Smooth Muscle Antibody
Autoimmune hepatitis can be found in anyone at any age, but about 80% of those affected are women. In the United States, more than 70% of patients with this disorder will have SMA, either alone or along with ANA (antinuclear antibodies). F-actin is a specific cytoskeletal protein whereby autoantibodies directed against it may be increased. Some recent studies suggest that it is a more specific test than SMA in diagnosing autoimmune liver disease, with about 52% to 85% of those affected having the F-actin autoantibody.
How is the sample collected for testing?A blood sample is obtained by inserting a needle into a vein in the arm.
Is any test preparation needed to ensure the quality of the sample?No test preparation is needed.
How is it used?The smooth muscle antibody (SMA) test is primarily ordered along with antinuclear antibodies (ANA) to help diagnose autoimmune hepatitis. Other autoantibodies, such as liver-kidney microsomal type 1 (LKM1) antibodies and antimitochondrial antibodies (AMA), may also be ordered to help diagnose autoimmune hepatitis and distinguish it from other causes of liver disease or injury.
The anti-actin test may sometimes be ordered as an initial screening test for autoimmune hepatitis instead of the SMA test. If it is positive, it may be followed by the SMA to confirm the finding. The anti-actin test is relatively new and, in some cases, is taking the place of the SMA test. The ultimate clinical utility of the anti-actin test has yet to be established.
When is it ordered?This test and the ANA test are ordered when a doctor suspects that the patient has autoimmune hepatitis. They are usually ordered when a patient presents with symptoms such as fatigue and jaundice along with abnormal elevated findings on routine liver tests, such as aspartate aminotransferase (AST) and/or bilirubin.
SMA and ANA are usually ordered to help diagnose and/or rule out other causes of liver injury. These causes can include viral infections, such as viral hepatitis, drugs, alcohol abuse, toxins, genetic conditions, metabolic conditions, and primary biliary cirrhosis.
What does the test result mean?When significant amounts of SMA and ANA are present in the blood, the most likely cause is autoimmune hepatitis. When both are present, then systemic lupus erythematosus, another autoimmune disorder, can be essentially ruled out as ANA will be positive with lupus but SMA is not.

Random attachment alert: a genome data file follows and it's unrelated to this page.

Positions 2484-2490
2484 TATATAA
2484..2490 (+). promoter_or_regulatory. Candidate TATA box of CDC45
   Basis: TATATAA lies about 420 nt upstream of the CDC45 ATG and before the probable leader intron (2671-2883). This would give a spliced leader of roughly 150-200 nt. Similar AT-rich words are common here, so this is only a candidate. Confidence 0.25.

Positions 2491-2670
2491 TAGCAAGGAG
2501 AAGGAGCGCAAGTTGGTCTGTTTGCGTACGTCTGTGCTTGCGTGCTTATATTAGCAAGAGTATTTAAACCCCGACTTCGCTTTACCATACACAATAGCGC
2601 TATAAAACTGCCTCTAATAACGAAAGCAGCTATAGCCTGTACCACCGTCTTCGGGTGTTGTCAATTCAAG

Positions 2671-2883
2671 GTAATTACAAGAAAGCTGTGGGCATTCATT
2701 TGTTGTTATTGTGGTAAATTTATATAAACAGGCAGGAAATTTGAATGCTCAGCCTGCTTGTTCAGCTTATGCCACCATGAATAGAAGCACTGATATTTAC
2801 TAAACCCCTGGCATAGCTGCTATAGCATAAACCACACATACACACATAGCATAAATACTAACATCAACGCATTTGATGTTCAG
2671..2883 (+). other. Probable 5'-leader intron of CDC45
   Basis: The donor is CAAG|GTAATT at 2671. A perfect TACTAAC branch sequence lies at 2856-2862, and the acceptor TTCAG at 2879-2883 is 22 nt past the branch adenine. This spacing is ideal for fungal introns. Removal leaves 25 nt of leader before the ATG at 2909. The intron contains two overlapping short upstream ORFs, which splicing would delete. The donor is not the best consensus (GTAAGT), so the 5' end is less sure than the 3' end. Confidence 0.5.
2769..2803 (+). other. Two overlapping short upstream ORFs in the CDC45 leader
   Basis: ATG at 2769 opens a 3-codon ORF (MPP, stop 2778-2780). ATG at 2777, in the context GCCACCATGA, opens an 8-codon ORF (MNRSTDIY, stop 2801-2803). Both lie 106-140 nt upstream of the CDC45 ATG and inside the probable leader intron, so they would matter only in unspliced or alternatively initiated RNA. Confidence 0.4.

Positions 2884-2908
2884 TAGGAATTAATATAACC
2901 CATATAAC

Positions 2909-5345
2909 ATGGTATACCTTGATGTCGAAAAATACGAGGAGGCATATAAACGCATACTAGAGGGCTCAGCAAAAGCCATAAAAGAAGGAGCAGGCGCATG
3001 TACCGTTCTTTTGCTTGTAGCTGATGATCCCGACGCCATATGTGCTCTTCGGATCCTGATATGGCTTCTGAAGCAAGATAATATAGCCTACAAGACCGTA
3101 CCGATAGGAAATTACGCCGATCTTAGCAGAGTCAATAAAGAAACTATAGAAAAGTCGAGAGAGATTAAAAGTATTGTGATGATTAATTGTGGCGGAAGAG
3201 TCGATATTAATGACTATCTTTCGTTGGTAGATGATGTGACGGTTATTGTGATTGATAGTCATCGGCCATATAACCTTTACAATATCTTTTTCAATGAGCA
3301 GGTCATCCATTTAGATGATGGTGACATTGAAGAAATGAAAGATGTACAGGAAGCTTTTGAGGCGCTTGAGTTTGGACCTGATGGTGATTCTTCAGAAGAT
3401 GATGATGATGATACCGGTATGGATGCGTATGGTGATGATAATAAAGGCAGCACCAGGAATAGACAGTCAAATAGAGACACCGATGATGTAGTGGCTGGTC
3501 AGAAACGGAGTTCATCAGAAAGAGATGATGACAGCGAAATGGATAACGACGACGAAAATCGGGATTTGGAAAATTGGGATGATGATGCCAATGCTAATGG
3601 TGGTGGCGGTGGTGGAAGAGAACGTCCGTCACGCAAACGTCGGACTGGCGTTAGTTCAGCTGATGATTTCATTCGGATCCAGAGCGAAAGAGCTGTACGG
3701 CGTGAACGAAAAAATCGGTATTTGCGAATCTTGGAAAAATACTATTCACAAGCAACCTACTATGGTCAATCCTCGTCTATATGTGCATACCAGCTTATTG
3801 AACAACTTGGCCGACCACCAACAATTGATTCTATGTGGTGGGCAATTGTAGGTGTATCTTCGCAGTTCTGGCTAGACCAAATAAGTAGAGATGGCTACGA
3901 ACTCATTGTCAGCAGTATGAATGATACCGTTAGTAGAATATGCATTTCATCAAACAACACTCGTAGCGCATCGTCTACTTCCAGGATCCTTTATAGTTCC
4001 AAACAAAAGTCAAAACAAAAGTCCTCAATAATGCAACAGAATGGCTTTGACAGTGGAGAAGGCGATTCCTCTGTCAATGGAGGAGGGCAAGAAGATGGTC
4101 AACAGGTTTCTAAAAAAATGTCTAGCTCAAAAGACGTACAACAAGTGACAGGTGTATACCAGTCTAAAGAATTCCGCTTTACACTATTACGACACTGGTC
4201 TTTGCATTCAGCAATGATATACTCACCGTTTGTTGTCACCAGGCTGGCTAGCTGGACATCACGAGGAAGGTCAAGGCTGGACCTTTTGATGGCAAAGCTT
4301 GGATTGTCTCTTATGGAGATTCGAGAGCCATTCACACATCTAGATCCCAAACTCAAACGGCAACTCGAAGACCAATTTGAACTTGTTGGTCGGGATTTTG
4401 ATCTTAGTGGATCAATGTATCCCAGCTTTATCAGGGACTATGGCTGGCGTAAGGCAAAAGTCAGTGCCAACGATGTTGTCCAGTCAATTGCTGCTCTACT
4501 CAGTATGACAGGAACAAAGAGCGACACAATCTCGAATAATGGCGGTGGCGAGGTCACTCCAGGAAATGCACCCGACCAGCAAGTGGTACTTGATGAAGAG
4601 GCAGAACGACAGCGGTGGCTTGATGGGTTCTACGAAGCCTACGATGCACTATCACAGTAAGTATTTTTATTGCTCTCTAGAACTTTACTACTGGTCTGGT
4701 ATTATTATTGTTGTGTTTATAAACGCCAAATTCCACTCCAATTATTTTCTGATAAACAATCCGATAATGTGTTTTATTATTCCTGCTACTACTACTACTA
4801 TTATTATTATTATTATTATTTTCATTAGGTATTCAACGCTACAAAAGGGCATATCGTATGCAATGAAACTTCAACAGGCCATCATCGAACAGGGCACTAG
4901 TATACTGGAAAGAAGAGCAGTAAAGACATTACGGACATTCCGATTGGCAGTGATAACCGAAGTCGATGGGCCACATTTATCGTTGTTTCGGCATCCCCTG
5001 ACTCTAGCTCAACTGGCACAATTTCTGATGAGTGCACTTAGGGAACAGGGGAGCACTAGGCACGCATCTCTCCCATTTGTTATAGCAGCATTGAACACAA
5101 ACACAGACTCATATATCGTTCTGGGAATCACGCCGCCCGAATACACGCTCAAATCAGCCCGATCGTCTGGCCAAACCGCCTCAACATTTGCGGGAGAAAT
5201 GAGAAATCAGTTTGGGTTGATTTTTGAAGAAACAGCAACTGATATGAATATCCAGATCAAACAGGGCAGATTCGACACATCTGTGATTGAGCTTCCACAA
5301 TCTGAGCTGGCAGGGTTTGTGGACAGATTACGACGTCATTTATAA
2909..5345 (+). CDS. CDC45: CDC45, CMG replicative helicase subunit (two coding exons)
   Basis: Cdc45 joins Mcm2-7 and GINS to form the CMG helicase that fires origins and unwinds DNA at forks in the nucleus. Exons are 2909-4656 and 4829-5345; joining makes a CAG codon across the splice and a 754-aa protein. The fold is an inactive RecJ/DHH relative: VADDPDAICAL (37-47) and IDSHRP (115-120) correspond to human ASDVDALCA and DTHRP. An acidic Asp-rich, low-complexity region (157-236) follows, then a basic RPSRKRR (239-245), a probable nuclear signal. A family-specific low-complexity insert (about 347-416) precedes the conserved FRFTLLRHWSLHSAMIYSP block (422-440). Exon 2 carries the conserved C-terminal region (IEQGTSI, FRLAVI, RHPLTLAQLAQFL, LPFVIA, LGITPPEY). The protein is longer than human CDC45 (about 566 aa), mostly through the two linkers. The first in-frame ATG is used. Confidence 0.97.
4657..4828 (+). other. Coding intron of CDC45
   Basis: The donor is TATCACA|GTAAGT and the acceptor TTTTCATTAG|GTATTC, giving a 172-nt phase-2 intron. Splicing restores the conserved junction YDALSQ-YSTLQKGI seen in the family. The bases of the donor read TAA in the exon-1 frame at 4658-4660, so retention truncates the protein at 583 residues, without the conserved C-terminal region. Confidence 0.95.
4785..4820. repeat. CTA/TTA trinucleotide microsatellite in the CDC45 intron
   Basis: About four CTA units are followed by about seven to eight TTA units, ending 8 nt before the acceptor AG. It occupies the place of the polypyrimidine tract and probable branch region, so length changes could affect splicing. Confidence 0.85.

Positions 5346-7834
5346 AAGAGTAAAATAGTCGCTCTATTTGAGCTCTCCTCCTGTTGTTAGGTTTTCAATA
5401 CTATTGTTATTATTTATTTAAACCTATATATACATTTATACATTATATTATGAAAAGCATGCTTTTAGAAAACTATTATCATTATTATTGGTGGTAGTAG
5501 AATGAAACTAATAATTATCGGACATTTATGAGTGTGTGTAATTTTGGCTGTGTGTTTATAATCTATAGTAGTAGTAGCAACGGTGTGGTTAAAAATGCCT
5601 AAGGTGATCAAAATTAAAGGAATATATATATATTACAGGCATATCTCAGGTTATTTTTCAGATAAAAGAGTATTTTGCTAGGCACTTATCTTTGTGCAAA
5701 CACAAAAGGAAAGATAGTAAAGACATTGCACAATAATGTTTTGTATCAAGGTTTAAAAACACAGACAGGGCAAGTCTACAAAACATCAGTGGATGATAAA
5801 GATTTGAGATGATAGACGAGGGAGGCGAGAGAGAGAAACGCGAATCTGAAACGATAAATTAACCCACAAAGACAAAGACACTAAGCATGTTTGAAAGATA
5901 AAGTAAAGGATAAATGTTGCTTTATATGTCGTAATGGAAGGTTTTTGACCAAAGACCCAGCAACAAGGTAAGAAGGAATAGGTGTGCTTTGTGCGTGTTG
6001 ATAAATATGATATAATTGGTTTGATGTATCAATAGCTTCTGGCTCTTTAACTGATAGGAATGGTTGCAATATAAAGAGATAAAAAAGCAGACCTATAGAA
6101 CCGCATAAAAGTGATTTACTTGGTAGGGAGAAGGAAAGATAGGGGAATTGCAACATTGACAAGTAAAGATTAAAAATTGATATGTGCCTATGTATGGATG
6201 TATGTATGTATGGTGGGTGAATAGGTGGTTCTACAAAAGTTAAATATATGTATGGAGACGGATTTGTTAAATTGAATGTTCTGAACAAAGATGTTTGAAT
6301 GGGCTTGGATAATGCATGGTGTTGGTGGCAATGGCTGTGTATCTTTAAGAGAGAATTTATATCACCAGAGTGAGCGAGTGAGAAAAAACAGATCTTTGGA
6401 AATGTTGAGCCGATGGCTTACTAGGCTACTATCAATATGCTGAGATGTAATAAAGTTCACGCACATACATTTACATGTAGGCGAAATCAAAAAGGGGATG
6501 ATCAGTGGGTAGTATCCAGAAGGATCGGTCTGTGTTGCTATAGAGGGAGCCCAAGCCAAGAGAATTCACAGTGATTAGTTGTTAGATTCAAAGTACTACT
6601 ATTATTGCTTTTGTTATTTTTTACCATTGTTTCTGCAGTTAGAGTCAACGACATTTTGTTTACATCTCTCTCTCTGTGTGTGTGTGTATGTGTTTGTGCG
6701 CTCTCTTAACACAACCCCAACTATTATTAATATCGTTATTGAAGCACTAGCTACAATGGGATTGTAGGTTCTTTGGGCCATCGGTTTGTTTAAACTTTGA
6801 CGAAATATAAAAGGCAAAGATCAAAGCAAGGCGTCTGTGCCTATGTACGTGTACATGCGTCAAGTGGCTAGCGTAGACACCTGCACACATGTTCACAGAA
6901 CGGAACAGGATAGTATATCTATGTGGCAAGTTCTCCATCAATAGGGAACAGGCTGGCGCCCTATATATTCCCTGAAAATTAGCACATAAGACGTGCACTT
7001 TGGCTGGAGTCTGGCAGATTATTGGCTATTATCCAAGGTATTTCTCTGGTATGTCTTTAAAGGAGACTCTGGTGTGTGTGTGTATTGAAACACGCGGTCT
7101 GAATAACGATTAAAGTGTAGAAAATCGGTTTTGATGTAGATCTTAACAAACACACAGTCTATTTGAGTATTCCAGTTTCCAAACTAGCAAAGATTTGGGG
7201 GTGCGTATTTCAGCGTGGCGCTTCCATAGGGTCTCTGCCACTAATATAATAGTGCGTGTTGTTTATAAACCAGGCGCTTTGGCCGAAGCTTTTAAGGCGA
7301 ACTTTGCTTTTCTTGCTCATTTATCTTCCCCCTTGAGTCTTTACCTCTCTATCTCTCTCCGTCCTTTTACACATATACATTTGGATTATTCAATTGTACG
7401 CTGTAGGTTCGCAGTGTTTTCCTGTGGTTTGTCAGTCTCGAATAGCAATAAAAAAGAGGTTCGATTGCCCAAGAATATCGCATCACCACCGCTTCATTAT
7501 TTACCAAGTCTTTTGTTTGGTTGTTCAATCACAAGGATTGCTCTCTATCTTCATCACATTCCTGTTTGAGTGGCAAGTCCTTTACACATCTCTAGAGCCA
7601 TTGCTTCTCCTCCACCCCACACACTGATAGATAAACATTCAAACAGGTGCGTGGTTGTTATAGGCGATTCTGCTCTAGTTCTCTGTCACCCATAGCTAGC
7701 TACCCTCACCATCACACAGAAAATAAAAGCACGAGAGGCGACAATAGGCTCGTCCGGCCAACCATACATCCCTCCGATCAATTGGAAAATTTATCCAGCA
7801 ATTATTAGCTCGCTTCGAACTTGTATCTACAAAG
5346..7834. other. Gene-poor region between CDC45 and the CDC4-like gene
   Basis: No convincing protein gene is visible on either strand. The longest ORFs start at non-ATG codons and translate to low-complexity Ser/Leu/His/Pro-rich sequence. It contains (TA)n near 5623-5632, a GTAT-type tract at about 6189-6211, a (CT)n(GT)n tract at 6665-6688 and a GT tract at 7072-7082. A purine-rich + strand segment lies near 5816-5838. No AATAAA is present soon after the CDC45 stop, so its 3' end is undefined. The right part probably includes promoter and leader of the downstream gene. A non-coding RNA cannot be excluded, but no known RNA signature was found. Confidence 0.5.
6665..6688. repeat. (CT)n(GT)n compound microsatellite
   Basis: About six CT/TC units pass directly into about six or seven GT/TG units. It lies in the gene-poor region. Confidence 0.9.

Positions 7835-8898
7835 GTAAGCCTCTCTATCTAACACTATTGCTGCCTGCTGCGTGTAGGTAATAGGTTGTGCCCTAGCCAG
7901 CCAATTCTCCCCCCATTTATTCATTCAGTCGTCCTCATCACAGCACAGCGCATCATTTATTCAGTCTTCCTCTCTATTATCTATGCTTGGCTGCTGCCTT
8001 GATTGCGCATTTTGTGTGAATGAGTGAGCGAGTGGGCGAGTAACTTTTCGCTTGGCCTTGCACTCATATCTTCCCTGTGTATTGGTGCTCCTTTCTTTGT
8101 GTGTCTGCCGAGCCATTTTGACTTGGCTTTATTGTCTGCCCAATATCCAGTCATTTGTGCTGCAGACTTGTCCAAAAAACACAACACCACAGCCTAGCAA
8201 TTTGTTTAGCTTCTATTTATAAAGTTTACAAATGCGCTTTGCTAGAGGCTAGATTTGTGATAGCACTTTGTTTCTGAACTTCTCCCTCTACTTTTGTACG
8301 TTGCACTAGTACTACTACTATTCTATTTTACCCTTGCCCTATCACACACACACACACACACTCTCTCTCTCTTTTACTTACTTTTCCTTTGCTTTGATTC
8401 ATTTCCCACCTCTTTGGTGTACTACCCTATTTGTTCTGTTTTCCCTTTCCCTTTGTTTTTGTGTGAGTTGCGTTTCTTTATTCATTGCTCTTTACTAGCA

When F-actin antibodies are present in significant quantities in a patient with clinical signs of autoimmune hepatitis, then it is likely that the patient has this condition. In most cases, if the anti-actin is positive, the SMA will also be positive. Since actin is only one of several cytoskeleton proteins, it is possible for a person to have smooth muscle antibodies even when the anti-actin test is negative.
If the SMA test is negative, then symptoms may be due to causes other than autoimmune hepatitis. However, up to 20% of patients with autoimmune hepatitis will not be positive for SMA, ANA, or LKM1 antibodies.
Is there anything else I should know?Concentrations of SMA may be lower in children and in those with compromised immune systems. The levels may vary over the course of the disease and may not be related to the severity of autoimmune symptoms or to a patient’s prognosis.
Small amounts of SMA may be present, along with AMA, in up to 50% of patients with primary biliary cirrhosis and may be found in other conditions such as infectious mononucleosis and some cancers. F-actin antibodies may be present in about 22% of patients with primary biliary cirrhosis
The presence of SMA, F-actin antibodies, and ANA are highly suggestive of autoimmune hepatitis but not diagnostic. When significant concentrations of both are present and the doctor suspects autoimmune hepatitis, then a liver biopsy may be performed to look for characteristic signs of damage and scarring in the liver tissue.
Will smooth muscle antibody (SMA) ever go away?If it is due to a temporary condition, such as infectious mononucleosis, SMA may drop below detectible levels once the condition has resolved. If SMA is produced because of autoimmune hepatitis, then it will be present throughout the patient's life, although levels may vary over time.
Can I have more than one cause of hepatitis?Yes. For instance, autoimmune hepatitis can co-exist with a viral hepatitis, such as hepatitis C, and can be exacerbated by liver damage caused by alcohol abuse. Since the treatment of hepatitis depends on the cause, it is very important that your doctor understand the underlying cause(s) of your condition.
How fast does autoimmune hepatitis progress?